Do you check your blood pressure in both arms? You should, according to researchers from the University of Exeter. They measured the blood pressure in both arms of 3350 healthy people, aged 50 to 70 years, with no previous history of vascular disease. After this one-off reading, the volunteers were followed for just over 8 years to see how they fared.
A different blood pressure in both arms is a warning sign
Astonishingly, over 60% of people taking part had more than a 5mmHg difference in systolic blood pressure between their two arms. What’s more, having a different blood pressure in both arms was associated with worse long-term outcomes.
Whether or not they had hypertension, those with a different blood pressure in each arm were 91% more likely to die over the 8 year follow-up period than those with no difference in blood pressure between their arms.
They weren’t just more prone to circulatory conditions such as heart attack or stroke – they were 44% more likely to die from any medical cause overall. And this was even if their blood pressure was initially in the normal range.
For those who did have hypertension at the time of BP measurement, a greater than 5mmHg difference in systolic blood pressure between both arms almost tripled their risk of dying from cardiovascular disease over the follow-up period.
Overall, there was a 2.6 fold increased risk of heart attack or stroke, rising to a three-fold increased risk for those with a greater than 10mmHg difference in systolic blood pressure between their two arms.
Why a different blood pressure in both arms is harmful
It’s now thought that a simple, one-off blood pressure measurement in both arms can help to pinpoint people with significant hardening and furring up of the arteries on one side of the body, which suggests their circulatory health is not as good as it could be.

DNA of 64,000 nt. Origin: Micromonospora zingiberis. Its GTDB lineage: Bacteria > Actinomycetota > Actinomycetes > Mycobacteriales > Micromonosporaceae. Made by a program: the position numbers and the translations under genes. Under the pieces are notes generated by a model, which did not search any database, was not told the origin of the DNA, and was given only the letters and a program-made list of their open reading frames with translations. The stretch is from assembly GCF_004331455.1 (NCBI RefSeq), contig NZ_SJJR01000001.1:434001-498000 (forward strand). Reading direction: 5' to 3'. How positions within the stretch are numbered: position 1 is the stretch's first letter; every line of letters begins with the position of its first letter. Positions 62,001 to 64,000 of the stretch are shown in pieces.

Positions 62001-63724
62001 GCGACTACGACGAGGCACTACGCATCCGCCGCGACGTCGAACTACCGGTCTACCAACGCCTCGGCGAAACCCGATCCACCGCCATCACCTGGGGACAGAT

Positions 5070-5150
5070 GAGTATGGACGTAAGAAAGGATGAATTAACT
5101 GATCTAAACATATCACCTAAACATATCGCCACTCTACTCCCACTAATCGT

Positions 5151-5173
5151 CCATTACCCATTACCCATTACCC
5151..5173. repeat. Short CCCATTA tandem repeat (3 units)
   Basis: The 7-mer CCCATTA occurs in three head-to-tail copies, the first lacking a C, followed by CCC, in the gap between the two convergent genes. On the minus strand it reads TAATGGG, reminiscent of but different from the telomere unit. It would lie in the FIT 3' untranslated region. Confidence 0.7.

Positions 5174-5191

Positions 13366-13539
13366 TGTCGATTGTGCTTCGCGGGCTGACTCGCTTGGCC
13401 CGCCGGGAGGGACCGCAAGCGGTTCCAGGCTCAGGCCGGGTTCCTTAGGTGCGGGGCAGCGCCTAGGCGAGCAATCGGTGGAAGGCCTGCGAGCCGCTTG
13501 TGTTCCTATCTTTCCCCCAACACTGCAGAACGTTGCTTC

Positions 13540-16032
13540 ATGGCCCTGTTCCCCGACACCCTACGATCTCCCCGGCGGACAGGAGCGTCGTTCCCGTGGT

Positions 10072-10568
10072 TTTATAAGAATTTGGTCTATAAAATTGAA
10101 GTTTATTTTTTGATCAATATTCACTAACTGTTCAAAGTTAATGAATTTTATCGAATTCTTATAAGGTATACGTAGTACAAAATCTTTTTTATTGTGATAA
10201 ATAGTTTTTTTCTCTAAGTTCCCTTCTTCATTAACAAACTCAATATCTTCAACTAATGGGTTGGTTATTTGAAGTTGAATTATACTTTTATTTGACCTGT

Guidelines already suggest that doctors should measure your blood pressure in both arms when assessing you for hypertension, but this extra step is often skipped due to lack of time, lack of awareness, or a false sense of security because the reading in the first arm is fine.
If you know you have a higher blood pressure in one arm than the other, your doctor can provide more targeted treatment to reduce your long-term risks. It is even more important to ensure your blood pressure is well-controlled and that other risk factors such as a raised LDL-cholesterol or a raised glucose level are kept within the normal range.
Diet and lifestyle measures are also key – even if you don’t have pre-existing heart disease or hypertension. Eat more fruit, vegetables, oily fish and other foods good for your blood pressure. Cut back on salt, and ensure good intakes of calcium, magnesium, potassium, vitamin C and vitamin D.
So, next time you have your blood pressure measured by a healthcare professional, ask them to check the reading in both arms. It’s also a good idea to buy a home arm blood pressure monitor and keep an eye on your blood pressures yourself.